Are you sick of Australian movies just being about normal blokes in suburbia? What if we add ghosts ‘n stuff!?
Corey (Toby Wallace) and his douchebag friends spend their high school graduation smoking, drinking and bullying school outcast, Jonah (Gulliver McGrath). Later that night Corey finds Jonah, and out of guilt he walks him home, initiating a surreal trip of memories and regrets.
The two boy’s time together is plagued with absurdity. Spooky houses, creeping shadows and a man in a white suit have no clear relevance to anything. The actor’s stilted line delivery is somewhat forgivable since they’re working with pretentious lines like “there’s worse things than falling”, but the odd imagery and Jonah talking like he hopped out of Lewis Carroll’s head creates a foggy story that is constantly uninviting.
The strangeness of the journey is only matched by the boy’s chemistry which arbitrarily fluctuates as Jonah acts snarky then pitiable before switching back. It’s only when Corey interacts with his friend, Jango (Justin Holborow), that Boys In The Trees shows some sparks. They share a sincere, movie-saving final scene and all their interactions are bursting with energy. Justin play Jango with such confident menace that it’s believable he may end up having a life as grim as the Star Wars character of the same name.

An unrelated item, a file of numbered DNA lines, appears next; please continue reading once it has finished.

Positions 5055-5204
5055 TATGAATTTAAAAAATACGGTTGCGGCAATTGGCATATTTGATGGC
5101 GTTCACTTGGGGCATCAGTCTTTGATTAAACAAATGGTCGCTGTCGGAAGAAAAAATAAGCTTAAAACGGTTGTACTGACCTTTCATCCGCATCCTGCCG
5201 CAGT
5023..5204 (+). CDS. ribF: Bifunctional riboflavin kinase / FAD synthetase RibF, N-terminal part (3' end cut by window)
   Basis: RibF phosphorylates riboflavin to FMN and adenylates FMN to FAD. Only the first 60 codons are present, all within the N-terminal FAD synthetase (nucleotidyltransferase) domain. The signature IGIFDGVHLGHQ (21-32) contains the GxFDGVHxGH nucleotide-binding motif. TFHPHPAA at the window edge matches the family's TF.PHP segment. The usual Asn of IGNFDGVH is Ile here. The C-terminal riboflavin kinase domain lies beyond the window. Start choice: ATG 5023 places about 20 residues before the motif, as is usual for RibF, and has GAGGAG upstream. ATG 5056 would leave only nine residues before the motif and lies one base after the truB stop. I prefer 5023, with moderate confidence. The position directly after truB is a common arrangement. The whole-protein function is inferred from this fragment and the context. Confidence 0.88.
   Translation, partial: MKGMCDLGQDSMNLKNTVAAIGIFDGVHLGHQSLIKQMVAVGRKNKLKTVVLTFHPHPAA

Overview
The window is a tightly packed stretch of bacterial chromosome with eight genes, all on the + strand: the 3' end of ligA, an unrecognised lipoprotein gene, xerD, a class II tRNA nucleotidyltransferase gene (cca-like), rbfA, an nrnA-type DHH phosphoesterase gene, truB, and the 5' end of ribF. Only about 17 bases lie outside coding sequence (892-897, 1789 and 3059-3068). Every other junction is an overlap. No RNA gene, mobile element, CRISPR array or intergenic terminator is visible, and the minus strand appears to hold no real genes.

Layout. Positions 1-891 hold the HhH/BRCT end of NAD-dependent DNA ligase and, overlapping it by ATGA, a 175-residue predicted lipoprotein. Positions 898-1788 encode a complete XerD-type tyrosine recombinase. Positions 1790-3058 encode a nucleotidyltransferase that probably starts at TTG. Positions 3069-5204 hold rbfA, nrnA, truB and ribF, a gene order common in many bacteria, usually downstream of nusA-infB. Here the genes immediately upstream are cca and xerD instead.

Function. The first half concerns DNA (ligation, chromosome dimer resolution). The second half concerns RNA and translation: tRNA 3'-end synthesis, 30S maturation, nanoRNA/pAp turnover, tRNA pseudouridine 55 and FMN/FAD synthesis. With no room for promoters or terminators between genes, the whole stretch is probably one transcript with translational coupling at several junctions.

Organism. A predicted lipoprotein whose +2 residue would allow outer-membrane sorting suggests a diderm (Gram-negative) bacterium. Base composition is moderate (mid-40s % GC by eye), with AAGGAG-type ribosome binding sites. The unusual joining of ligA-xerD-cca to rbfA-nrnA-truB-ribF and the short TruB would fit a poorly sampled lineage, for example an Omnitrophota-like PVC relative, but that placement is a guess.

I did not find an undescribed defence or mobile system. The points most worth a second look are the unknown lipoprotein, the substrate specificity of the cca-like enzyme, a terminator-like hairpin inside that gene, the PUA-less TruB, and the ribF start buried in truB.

Everyone else, however, doesn’t get enough screen time to show much personality, including Corey’s wannabe girlfriend, Romany (Mitzi Ruhlmann), and his downtrodden father (Terence Crawford).
There was a complete failure to amalgamate three separate stories of Halloween scares, childhood reminiscence and a teenager standing up for himself, and with too much attention focused on pseudo-symbolic moments, the film is never scary, nostalgic or empowering. With a narrative as messy as it is vague and a plot twist too heavily hinted at to be surprising, Boys In The Trees isn’t worth anyone’s time.
Boys in the Trees is available in Australian cinemas from October 20
Image courtesy of Mushroom Pictures